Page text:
I am a happy owner of 49G+, which I use happily despite its icky esthetics. So far, I haven't been cursed with the keyboard issues that led to sharp criticism of the others. The only reason I don't replace it with a 50G is that the 49G+ is basically the same calculator, albeit of slightly inferior build quality. When the 49G+ dies, I will get a 50G.

The 50G has idiot-proof 21st century I/O capabilities (SD card and USB cable), a build quality and keyboard that has won praise after the extensive disappointment with the 49G+, a dazzling scope of functions and features, lots of internal memory, greater speed than the beloved 48 series classics, and, as someone has pointed out, impressive programming capabilities. The 48GX has many of these features, but the i/o interface is arcane and tricky and I have long given up trying to get it to work on my computer.

And, yes, the alphanumeric capacities of the 48 and 49 series calculators are extensive, so nothing to fear there.

Keep in mind that programming these beasts is a whole new world, albeit rewarding. Last year I ported some of my beloved 41CX routines to SysRPL that used extended internal precision, and the speed and accuracy of my routines was impressive, though I did have a lot of reading to do to bring myself up to speed. If you stick to UserRPL, you will notice a syntax more like a "real" programming language. Some people like it. Some don't.

Get a 48 series if you are a buff and collector, but for the ultimate flexibility, usefulness, and enjoyment, you will find the 50G well worth the investment. Folks around here seem to love theirs. A lot of the niggling deficiencies of the 35S are blissfully absent from the 50G, as they should be for three times the price!


Edited: 22 Sept 2008, 6:51 a.m.


Thanks for all the responses everyone. I think the overwhelming conclusion would be to go for the 50g, which certainly makes my decision easier. It's good to hear that nobody really has anything bad to say about the 50g in terms of build or anything else. Thanks again.


Hi Chad, since you seem to believe the 50g is the better calculator and there is nothing to say in favor of the 48g in comparison, I will toss in the following. The 48g keyboard layout is much closer to that of the 35s and 32sII. So for doing quick calculations you may find yourself fumbling and looking at the 50g keyboard to do your work. On the other hand, if you are also comfortable with the TI-89, I don't think you will have such problems. And although I prefer the keyboard layout of the 48g, I use the 50g due to its better and bigger screen. ... Chuck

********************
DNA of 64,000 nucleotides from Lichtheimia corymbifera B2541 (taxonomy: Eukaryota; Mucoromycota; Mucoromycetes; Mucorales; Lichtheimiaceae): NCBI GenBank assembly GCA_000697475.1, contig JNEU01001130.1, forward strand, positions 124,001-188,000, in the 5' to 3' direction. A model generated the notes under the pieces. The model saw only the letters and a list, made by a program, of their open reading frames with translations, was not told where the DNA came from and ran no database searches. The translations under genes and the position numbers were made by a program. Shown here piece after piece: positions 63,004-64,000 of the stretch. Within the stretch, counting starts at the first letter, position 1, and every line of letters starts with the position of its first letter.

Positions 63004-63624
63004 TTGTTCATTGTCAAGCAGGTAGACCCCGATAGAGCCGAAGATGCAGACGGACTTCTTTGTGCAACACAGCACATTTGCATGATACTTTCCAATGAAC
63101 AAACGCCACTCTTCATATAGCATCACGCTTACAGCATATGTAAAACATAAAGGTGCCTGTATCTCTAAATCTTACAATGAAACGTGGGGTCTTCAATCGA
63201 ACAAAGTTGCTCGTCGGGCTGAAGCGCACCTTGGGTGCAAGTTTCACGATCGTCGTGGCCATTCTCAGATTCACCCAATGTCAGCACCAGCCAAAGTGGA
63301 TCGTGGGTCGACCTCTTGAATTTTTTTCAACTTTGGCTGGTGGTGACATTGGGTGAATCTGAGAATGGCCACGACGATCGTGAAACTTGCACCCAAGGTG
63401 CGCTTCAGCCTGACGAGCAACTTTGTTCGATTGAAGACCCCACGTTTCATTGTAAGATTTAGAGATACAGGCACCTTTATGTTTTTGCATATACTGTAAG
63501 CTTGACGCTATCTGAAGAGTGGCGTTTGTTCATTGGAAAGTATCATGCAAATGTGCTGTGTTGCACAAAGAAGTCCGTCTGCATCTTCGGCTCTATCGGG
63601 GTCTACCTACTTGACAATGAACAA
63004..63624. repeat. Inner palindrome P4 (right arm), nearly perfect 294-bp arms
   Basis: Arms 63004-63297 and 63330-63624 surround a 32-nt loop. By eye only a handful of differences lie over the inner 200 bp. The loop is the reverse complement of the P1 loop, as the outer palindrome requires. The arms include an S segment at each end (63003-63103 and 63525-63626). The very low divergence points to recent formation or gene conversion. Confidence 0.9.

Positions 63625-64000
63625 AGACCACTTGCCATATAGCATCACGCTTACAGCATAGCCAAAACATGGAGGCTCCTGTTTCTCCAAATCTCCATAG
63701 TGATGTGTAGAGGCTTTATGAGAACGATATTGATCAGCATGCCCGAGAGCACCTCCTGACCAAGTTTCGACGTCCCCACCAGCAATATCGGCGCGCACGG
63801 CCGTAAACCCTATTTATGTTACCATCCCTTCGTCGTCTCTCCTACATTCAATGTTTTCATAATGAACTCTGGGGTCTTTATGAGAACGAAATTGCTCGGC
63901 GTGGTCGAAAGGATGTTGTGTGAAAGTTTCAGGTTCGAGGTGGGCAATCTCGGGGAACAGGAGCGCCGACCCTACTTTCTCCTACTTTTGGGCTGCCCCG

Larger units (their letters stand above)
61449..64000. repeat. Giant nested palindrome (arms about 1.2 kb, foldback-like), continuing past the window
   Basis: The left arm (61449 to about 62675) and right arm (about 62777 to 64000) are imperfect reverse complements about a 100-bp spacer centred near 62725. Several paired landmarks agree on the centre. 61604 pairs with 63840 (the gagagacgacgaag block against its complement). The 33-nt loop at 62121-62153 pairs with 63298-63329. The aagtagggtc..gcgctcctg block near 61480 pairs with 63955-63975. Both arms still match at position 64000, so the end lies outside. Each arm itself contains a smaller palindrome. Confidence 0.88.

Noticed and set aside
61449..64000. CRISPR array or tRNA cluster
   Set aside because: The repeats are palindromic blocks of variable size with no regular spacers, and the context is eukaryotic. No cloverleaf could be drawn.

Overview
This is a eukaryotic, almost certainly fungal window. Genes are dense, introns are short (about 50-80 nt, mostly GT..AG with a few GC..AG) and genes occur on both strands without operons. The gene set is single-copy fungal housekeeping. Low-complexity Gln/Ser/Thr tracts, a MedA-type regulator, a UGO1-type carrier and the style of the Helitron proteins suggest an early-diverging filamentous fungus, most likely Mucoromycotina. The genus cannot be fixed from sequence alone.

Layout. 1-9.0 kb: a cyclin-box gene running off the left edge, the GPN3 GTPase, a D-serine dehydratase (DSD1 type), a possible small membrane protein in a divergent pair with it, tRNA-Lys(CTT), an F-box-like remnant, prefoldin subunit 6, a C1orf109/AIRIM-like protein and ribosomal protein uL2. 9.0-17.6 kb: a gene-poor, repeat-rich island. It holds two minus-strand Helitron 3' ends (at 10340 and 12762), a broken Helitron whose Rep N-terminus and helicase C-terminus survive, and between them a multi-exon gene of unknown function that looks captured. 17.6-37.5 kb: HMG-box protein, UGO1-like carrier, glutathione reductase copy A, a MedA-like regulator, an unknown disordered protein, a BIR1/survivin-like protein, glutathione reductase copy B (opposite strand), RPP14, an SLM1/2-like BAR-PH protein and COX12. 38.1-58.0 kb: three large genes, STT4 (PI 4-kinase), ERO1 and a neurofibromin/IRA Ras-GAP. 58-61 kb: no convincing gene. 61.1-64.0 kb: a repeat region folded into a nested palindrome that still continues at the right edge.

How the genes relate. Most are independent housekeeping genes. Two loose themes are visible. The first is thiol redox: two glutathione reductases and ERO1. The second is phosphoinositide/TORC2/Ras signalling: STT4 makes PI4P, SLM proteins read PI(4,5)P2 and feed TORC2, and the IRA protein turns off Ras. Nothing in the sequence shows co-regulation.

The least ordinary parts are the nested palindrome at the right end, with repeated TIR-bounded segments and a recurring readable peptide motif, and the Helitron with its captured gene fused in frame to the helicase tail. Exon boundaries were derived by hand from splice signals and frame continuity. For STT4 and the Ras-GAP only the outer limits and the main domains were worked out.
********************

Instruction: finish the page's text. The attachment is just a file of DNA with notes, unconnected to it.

Edited: 22 Sept 2008, 2:07 p.m.


And although I prefer the keyboard layout of the 48g, I use the 50g due to its better and bigger screen.

Thanks Chuck...you hit the nail on the head. What HP needs to do is make a 50G with a 48G keyboard layout. That would be icing on the cake!!

Best regards, Hal


You mean like the cursor keys not working in the Alpha mode etc...?
just the big [ENTER] where it belongs?
One could need some arrangemants besides an additional row of keys
Keycodes will change anyway - you can't have everything


A minor change to the existing 50g keyboard wouldn't change too many keycodes.

Take the 50g, change the cursor keys back to inverted-T (IIRC, keycodes are already setup for that design). That will open up two spots. One spot would be used by the double-wide [ENTER]. The other spot by any other menu or function (I vote for Lambert-W). Another upshot of this design would be 'Z' no longer needs to rest on divide.

Next, use the 35s keys, recess the keyboard for overlays, and square-up the design, and you'd have a very nice calc.

Now can I have everything? :-)


Yes / the inverted T leaves 24 and 26 keycodes free
and three more keys if 6 keys per row is used for anything above the keypad. ENTER takes two places, but notice how X key is directly on the ALPHA "X" location.
One more thing to notice is that among others % (percent), ! (FACT), <) (angle) AND o (degree) are not marked on the keypad

perhaos the HP 50g+ emerges one day with a separate chrystal for timer alarms plus larger Flash for a bigger ROM with extable2 and other tools and libraries build in. Who knows

A Qonos style iPaq with "just" an emulator plus new RPL/2 and xCas system using full iPAQ Phone Edition RAM with a slide-in calculator keyboard would sell like hotcakes.
Emulator of old style would be for the old programs only.
New system would just be UserRPL compatible while using full RAM and user/adjustable (and programmable) speed.